HOUSTON -- Two words sum up the management philosophy of the
Corp., according to its president, Jeffrey K. Skilling: loose, and
"We are loose on everything related to creativity," said
who came here in 1990 to help transform Enron from a regulated
natural gas pipeline company into the energy industry's most
"We like to have smart people try new things," said Skilling, 45.
While other energy companies collect engineers, Enron has hired
hundreds of MBAs in recent years from top universities -- about 150
this year alone -- and even the occasional liberal-arts major just
out of college. "We stick them in the organization and tell them to
figure something out," he said.
So where does "tight" figure in? With intense controls, imposed
whenever Enron signs a long-term contract to deliver a commodity,
like gas -- a $600 million computer system tracks the company's
financial exposures -- or when it comes time to evaluate those smart
"Risk-taking, anytime, is managed centrally," Skilling explained.
In less than a decade, lassoing loose and tight into a single
strategy, Enron has emerged from its unlikely perch in the utility
industry as a model for the new American workplace -- every bit as
much as the Silicon Valley start-ups that usually come to mind when
the subject is entrepreneurship or innovation.
In the process, the company has opened huge new profit centers: by
building power plants and pipelines in Asia, Europe, Latin America
and the United States; trading natural gas and electricity in
wholesale markets at home and overseas, and applying its financial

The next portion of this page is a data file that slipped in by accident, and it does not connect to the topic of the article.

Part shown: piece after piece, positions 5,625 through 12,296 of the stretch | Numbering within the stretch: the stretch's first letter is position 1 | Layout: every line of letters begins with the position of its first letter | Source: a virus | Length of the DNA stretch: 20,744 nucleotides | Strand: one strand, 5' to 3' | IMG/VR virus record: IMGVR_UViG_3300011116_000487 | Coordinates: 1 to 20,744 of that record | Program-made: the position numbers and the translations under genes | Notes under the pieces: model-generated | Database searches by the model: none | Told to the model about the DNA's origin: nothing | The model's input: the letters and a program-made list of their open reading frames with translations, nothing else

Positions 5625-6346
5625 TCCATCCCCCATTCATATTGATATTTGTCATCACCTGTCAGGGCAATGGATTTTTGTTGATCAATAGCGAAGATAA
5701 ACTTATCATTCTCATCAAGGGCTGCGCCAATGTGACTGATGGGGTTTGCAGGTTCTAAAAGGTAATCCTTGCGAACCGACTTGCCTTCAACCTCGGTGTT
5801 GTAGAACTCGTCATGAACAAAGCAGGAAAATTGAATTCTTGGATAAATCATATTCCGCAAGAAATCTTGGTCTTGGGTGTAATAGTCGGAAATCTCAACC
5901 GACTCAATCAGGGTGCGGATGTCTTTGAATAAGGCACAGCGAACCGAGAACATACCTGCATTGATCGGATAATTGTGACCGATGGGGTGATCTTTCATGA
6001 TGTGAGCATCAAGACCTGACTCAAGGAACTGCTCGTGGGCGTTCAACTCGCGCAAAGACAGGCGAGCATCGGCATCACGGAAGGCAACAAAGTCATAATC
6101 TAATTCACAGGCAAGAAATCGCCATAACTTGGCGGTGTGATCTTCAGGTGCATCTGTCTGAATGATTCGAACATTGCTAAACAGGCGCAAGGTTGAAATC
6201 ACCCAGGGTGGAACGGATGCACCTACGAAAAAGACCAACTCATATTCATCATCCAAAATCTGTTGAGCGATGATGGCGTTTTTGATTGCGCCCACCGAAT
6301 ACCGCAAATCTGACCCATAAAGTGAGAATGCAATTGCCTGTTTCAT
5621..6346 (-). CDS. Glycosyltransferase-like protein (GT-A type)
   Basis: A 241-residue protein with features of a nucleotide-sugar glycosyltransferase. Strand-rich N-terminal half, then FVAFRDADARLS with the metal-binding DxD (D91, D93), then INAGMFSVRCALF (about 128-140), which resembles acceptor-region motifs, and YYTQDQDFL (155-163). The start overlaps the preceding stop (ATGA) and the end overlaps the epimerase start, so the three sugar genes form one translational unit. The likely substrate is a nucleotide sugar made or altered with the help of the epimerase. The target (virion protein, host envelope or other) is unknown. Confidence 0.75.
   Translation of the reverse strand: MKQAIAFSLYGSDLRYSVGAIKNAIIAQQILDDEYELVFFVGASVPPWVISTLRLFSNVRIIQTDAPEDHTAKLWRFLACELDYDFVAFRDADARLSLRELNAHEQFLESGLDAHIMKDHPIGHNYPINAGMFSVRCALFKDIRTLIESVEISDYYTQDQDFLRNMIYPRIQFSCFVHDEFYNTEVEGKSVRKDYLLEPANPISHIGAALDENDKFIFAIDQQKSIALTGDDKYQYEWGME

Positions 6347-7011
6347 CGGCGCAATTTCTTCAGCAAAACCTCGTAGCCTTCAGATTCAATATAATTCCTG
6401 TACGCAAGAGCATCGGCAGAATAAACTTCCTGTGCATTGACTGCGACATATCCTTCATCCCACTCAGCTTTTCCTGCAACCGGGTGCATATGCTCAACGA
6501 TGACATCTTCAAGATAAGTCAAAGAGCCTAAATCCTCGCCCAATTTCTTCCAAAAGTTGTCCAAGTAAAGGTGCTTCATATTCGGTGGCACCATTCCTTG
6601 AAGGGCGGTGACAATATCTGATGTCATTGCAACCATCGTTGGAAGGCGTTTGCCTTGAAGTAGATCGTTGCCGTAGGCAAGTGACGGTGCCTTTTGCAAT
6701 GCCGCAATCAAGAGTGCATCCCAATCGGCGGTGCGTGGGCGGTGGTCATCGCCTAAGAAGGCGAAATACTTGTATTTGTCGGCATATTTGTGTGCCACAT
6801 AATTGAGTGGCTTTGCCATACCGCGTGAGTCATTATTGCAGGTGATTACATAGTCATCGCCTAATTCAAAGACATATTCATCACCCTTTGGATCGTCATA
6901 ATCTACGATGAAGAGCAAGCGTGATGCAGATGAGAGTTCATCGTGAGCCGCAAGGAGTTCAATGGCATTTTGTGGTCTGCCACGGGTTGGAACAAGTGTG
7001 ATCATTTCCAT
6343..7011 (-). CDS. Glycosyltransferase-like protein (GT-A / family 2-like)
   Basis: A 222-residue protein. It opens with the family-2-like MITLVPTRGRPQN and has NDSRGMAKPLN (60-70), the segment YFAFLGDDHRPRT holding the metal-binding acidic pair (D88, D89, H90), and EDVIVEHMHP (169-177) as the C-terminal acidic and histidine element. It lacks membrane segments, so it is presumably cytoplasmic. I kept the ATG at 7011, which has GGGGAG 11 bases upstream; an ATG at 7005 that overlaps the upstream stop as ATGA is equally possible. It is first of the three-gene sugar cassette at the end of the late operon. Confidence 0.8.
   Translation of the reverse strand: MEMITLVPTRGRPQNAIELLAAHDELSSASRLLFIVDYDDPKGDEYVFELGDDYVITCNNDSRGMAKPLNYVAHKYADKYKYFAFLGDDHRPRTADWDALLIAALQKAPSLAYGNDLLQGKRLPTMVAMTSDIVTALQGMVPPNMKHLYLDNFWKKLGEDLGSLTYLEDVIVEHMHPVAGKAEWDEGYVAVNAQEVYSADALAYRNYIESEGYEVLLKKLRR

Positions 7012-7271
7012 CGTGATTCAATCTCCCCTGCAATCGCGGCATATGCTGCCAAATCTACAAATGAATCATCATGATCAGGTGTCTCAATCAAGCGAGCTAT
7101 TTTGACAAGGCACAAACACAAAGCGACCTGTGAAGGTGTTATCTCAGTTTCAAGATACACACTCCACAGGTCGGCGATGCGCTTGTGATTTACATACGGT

expertise to create hedging instruments for the energy industry and
other commodity businesses.
Its stock, meanwhile, has sharply outperformed the Standard &
Poor's 500 through the `90s -- a time when its old peers in the gas
business have badly lagged behind the market.
New management approaches abound: Walls have fallen within its 57-
story headquarters tower, the better to promote cross-pollinating
conversations. Through internships and mentor programs, seasoned
executives help even the lowest-ranking new employees find an
interest -- and then challenge them to start a new business for the
Skilling says he does not care how people dress when they come to
work, or whether expense accounts are filed on time. Or even if,
after an all-out effort, a venture fails -- like Enron's heavily
publicized push two years ago to become the nation's leading retail
marketer of electricity, as states like California opened the power
business to competition.
The executive who led that effort is now in charge of spending
perhaps eight times as much to sell long-term power contracts to big
"If you try new things," Skilling said, "some will work, some
What is it like to work in such an environment? To hear Enron
employees tell their stories, it's a tightrope walk -- exhilarating,
if sometimes scary.
Two hours with David W. Cox is as exhausting as a full day with
someone else. Nearly 6 feet tall, Cox, 36, is a blur of motion on a
45th-story trading floor, where he oversees a staff of 30 as a vice
Their business is one that Cox invented: writing swaps contracts
that allow big consumers like newspaper publishers to hedge against
fluctuations in the price of paper. …